How to measure pH In protein-containing samples


Measuring pH in protein-containing samples can be challenging as protein can foul both the pH sensing glass and classical ceramic junctions.  In order to obtain accurate pH readings, both of those components must be maintained in optimal condition.

Protein fouling of sensing glass

In any aqueous solution, acidly is present in the form of hydronium ions. The sensing membrane in a pH sensor is specially designed to interact with these hydronium ions to generate a voltage potential, which is then converted into a usable pH value. In order for this interaction to happen, the sensing glass of the sensor must be free from contamination, such as protein residues. Any contamination present on the glass will limit the surface area available for interaction with hydronium and slow the reaction of the sensor.

Figure 1: Creation of potential at glass membrane

A slow sensor is more than just an inconvenience. The pH meter to which the sensor is connected needs to find a mathematical endpoint based on the change in millivolt signal per a time unit. Since the change in millivolt signal is derived from the interaction of the hydronium in solution with the sensing glass of the sensor, protein contamination can have an effect on the value, introducing measurement error.

When a sensor is free of protein residue the voltage potential changes very quickly over time as it acclimates to the new hydronium ion concentration. After a few seconds, this change in potential per second decreases, and when it decreases below the “stability criterion” for the meter, the final pH value is captured.


Figure 2: A clean, residue-free sensor

Due to the decreased available surface area of the sensing glass, the initial change in mV potential per unit time is smaller.  In the same manner, as the clean sensor, the contaminated sensor will also produce smaller changes in millivolt potential with time as the system reaches equilibrium. However, whether the sensor reacts quickly or slowly to a change in solution pH, the pH meter has the same “stability criterion.”

Figure 3: Response time of a clean vs. a contaminated sensor. Clean membrane (blue) pH=6.026, Endpoint Time: 84s Contaminated membrane (green) pH=6.022 Endpoint Time: 374s


Protein blockage of ceramic junctions

Just as with the sensing glass of the sensor, the junction is susceptible to protein fouling. A classical ceramic junction is a frit located just above the sensing glass of the sensor. The frit is comprised of small pores, designed to allow liquid electrolyte to flow out of the sensor and into the sample. The flow of electrolyte is critical to obtaining an accurate pH reading – it produces a stable reference potential and closes the circuit of the sensor. Without steady electrolyte flow into the sample, error in the reading is unavoidable.

Liquid electrolyte is a concentrated salt solution. Many times, when protein solutions are exposed to brines, the protein will precipitate to form a solid. When a solution is subjected to pH measurement, a salt gradient is formed, with the highest concentration of salt being located at the pH sensor’s junction. This makes protein precipitation in the sensor’s junction a likely scenario. As proteins precipitate in the small pores of a ceramic junction, electrolyte flow is slowed and eventually halted, introducing error into the pH reading.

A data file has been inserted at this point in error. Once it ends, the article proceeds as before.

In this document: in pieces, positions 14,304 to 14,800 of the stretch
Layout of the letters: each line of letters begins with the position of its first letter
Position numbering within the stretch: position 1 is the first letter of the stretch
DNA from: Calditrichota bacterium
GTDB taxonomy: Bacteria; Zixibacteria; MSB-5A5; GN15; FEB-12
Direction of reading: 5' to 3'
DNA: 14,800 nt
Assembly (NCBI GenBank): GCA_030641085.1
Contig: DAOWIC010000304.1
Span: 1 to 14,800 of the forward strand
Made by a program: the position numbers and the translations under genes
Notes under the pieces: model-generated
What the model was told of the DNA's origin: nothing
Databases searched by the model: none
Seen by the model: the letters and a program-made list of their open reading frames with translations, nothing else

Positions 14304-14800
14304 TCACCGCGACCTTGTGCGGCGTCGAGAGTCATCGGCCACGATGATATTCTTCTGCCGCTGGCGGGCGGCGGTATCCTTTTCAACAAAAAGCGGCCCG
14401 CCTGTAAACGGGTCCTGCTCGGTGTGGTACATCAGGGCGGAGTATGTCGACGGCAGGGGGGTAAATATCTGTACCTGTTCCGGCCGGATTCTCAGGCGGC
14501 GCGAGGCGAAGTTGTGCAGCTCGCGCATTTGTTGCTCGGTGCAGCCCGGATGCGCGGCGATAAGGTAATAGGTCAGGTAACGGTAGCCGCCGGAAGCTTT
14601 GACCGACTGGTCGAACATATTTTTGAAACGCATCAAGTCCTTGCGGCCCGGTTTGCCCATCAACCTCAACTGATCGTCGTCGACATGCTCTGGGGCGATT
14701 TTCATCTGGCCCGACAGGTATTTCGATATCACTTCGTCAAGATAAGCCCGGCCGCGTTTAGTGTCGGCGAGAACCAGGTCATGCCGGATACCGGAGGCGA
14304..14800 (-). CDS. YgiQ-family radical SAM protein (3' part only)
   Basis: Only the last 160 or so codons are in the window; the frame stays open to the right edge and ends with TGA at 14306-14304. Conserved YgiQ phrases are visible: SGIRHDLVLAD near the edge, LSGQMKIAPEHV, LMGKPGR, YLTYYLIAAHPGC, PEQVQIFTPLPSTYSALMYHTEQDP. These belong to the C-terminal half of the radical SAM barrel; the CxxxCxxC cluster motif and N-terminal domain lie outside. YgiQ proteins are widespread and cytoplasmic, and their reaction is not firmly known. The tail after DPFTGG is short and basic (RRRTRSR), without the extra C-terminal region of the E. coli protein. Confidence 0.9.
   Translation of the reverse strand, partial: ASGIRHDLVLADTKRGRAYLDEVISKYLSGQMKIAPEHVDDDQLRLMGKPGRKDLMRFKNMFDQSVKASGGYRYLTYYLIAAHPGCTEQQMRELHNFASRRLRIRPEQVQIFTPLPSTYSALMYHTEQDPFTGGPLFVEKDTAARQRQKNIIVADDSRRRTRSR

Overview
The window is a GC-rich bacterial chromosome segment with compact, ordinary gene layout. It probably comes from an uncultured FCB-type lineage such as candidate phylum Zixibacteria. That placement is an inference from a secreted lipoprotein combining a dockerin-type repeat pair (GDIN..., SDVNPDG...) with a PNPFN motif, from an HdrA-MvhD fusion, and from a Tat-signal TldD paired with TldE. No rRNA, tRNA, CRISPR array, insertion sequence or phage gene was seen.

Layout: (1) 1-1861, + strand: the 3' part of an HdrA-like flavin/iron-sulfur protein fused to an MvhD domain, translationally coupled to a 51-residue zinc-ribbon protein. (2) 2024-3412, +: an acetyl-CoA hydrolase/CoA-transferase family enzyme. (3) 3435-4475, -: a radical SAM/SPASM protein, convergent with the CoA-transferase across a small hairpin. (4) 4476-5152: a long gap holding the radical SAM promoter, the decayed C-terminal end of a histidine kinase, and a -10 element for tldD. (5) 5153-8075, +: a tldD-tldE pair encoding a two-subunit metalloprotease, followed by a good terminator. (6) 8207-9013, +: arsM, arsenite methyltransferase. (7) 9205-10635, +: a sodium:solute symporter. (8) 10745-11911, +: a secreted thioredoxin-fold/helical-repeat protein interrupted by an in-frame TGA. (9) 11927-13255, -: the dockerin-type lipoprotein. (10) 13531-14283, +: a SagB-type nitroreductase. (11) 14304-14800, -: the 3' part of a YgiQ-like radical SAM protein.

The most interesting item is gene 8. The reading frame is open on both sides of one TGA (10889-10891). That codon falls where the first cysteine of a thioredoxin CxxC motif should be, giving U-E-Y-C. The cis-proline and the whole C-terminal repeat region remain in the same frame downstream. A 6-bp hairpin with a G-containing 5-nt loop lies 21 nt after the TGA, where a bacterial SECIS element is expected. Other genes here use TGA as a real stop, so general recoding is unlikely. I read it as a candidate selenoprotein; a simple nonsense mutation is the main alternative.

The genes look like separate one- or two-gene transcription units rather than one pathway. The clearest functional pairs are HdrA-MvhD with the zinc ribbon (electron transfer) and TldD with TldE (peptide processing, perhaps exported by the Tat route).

How to remove protein contamination

Protein contamination can be removed from both the pH sensing glass and the ceramic junction. Sensors contaminated with proteins should be cleaned by immersion in a solution of 5% pepsin and 0.1 mol/L hydrochloric acid for several hours. The solution can digest the protein deposits and leave both the junction and the sensing glass clean. A proactive approach to sensor maintenance can prevent the buildup of proteins in critical components of a pH sensor.

 Left to right: clean junction (white “dot”) is visible in front of black temperature probe and contaminated junction (black “dot”)

After measuring concentrated protein solutions, a 15-minute soak in the same pepsin/hydrochloric acid solution will clean the sensing glass and junction. This maintenance routine will contribute to more accurate results throughout the life of the sensor.


Finding the right sensor

Mettler Toledo offers sensors designed for use in biological applications. Susceptibility of sensors to protein fouling can be significantly reduced with the right combination of sensing glass and junction.

(Left to right) InLab Science Pro-ISM (movable glass sleeve), InLab Max Pro-ISM (fixed glass sleeve) and InLab Routine Pro-ISM (ceramic frit)

InLab Routine Pro-ISM

InLab Routine Pro-ISM is the standard pH sensor used in many labs and employs a ceramic frit. With the correct cleaning (Pepsin/HCl), this sensor provides very good results in proteinaceous samples.

InLab Max Pro-ISM

The InLab Max Pro-ISM is similar in design to the InLab Routine Pro-ISM, with the introduction of a fixed sleeve junction instead of a ceramic frit. The electrolyte flow is fast, the junction is difficult to block, and the sensor is still very easy to handle.

InLab Science Pro-ISM

The InLab Science Pro-ISM pH sensor uses A41 sensing glass, which is designed to resist protein fouling and is ideal for biological media. The sensor also employs a moveable glass sleeve junction instead of a ceramic fritted junction. The glass sleeve junction can be easily rinsed, and cannot be blocked by precipitated proteins.




Angela Stutz has a degree in biology. She has worked at Mettler Toledo for nine years in product management for electrochemical instruments.

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